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Tidbit - December 2011
Measuring the Resonant Frequencies Of Heat Sink Tines
(Your heat sink can be the source of high frequency EMC emissions!)
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Abstract: Heat sinks on ICs
can be a source of emissions at high frequencies in the multi-GHz
range. A method of identifying high risk frequencies by measuring the
resonant frequencies of the heat sink tines is discussed.
Many heat sinks
have tines that protrude perpendicularly from a base plate such as the
one shown in Figure 1. Today's clock frequencies are so high as to be
able to excite the tines as quarter wave monopoles resulting in
something like an antenna farm on top of the IC, potentially radiating
a clock harmonic or other source resulting in an emissions problem.
One way to measure the resonant frequency of physical structures in general and heat sink tines in particular is shown in the June 2006 Technical Tidbit, Measuring Structural Resonances
on this site. Basically, one would hold a very small shielded loop at
the base of one of the heat sink tines to couple energy into the tine.
By measuring the reflected signal from the small shielded loop, the
resonant frequency of a tine can be measured as the frequency where the
reflected signal experiences a dip as the tine absorbs energy from the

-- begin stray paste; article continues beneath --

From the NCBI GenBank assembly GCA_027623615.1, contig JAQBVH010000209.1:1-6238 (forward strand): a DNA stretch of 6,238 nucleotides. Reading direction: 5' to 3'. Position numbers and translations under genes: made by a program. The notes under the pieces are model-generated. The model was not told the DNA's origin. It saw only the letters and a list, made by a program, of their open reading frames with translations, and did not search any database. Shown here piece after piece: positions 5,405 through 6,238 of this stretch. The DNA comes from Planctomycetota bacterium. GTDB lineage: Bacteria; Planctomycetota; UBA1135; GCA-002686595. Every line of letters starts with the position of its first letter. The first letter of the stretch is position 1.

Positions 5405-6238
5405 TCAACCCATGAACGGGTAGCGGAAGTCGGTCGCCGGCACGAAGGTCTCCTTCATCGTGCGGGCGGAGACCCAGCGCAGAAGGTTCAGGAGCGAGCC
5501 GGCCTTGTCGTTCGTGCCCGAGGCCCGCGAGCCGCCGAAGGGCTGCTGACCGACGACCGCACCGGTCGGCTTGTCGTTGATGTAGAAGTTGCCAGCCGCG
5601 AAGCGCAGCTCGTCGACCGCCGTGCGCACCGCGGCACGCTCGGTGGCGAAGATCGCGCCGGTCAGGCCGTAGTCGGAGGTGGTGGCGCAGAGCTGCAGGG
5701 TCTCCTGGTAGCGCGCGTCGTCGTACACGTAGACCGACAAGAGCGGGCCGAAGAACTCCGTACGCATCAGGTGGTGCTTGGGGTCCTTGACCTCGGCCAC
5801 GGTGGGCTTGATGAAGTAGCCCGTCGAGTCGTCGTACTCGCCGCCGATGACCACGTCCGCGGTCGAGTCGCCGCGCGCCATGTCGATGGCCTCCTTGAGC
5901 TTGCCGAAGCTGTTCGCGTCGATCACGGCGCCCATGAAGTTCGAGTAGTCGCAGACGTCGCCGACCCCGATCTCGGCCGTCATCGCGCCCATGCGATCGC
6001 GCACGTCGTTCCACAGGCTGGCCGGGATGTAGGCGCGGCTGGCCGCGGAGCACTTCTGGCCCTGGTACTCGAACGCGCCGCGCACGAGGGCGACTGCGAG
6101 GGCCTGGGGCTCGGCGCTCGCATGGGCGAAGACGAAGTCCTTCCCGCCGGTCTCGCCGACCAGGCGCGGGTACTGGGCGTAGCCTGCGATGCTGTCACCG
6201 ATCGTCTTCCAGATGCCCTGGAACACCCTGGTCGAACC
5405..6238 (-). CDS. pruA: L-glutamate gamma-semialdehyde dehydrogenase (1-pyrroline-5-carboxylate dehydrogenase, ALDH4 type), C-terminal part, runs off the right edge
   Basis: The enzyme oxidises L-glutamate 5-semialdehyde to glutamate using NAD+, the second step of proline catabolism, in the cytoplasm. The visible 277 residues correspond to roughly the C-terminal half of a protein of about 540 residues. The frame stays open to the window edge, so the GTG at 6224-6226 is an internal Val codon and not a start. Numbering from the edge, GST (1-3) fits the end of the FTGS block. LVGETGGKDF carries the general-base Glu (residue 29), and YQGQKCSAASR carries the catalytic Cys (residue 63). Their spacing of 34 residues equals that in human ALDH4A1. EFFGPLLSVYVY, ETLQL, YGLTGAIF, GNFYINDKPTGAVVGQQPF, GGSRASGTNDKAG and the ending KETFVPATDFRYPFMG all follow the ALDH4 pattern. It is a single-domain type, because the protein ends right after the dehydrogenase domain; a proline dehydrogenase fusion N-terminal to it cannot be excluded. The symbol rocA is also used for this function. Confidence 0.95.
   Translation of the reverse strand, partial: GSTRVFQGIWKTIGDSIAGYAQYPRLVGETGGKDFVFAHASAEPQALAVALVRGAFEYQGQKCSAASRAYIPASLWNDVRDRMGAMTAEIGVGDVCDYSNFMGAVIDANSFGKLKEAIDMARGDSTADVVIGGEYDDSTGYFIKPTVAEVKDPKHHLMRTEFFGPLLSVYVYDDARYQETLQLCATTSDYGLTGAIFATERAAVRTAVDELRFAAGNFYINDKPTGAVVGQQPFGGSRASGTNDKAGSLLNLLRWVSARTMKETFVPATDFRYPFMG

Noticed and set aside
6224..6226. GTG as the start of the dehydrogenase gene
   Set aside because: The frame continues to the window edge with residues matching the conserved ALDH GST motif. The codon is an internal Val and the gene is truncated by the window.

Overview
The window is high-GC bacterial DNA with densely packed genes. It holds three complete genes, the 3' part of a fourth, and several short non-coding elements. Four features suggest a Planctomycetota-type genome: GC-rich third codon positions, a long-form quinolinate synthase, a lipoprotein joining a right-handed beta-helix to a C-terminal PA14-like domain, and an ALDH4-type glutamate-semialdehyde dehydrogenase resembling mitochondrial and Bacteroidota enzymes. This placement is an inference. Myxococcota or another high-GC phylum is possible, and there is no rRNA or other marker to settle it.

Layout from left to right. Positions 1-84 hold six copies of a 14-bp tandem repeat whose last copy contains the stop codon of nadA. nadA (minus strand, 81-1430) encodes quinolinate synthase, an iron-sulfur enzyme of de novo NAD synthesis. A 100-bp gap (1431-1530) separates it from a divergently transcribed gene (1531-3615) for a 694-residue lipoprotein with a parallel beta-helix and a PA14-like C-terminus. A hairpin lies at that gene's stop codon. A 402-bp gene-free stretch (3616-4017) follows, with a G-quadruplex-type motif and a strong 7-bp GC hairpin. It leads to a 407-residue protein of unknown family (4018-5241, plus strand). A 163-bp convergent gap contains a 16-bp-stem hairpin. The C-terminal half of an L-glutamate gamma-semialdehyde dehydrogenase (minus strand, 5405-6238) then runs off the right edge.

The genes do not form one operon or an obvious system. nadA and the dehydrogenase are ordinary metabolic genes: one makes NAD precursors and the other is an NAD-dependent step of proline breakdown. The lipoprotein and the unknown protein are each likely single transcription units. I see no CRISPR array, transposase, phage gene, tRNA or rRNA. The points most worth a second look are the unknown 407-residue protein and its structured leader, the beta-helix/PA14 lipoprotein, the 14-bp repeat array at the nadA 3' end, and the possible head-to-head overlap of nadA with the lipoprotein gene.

loop. The lowest frequency this would occur at is the frequency at
which the tine is 1/4 wavelength. The method is described in detail in
the June 2006 article referenced above. Figure 2 shows the method being
applied to a PCB test board mounted over a copper clad board. The
object in that case is to measure the resonant frequency of the LC
tuned circuit composed of the capacitor formed by the PCB and copper
clad board, and the inductance of the short wire between them.
Use of a Small Shielded Magnetic Loop to Measure PCB-Chassis Resonance
I observed a case some years ago where 4.7 GHz was leaking out of every
slot and seam in the enclosure of a product. It turned out that 4.7 GHz
was the third harmonic of the processor clock. When I measured the
resonant frequency of the hea tsink tines, the dip in the reflection
from the loop was right at 4.7 GHz indicating the tines were 1/4
wavelength monopoles, very efficient radiators, at that frequency. If
the tines had been longer or shorter the emissions problem would have
been reduced significantly.
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Copyright © 2011 Douglas C. Smith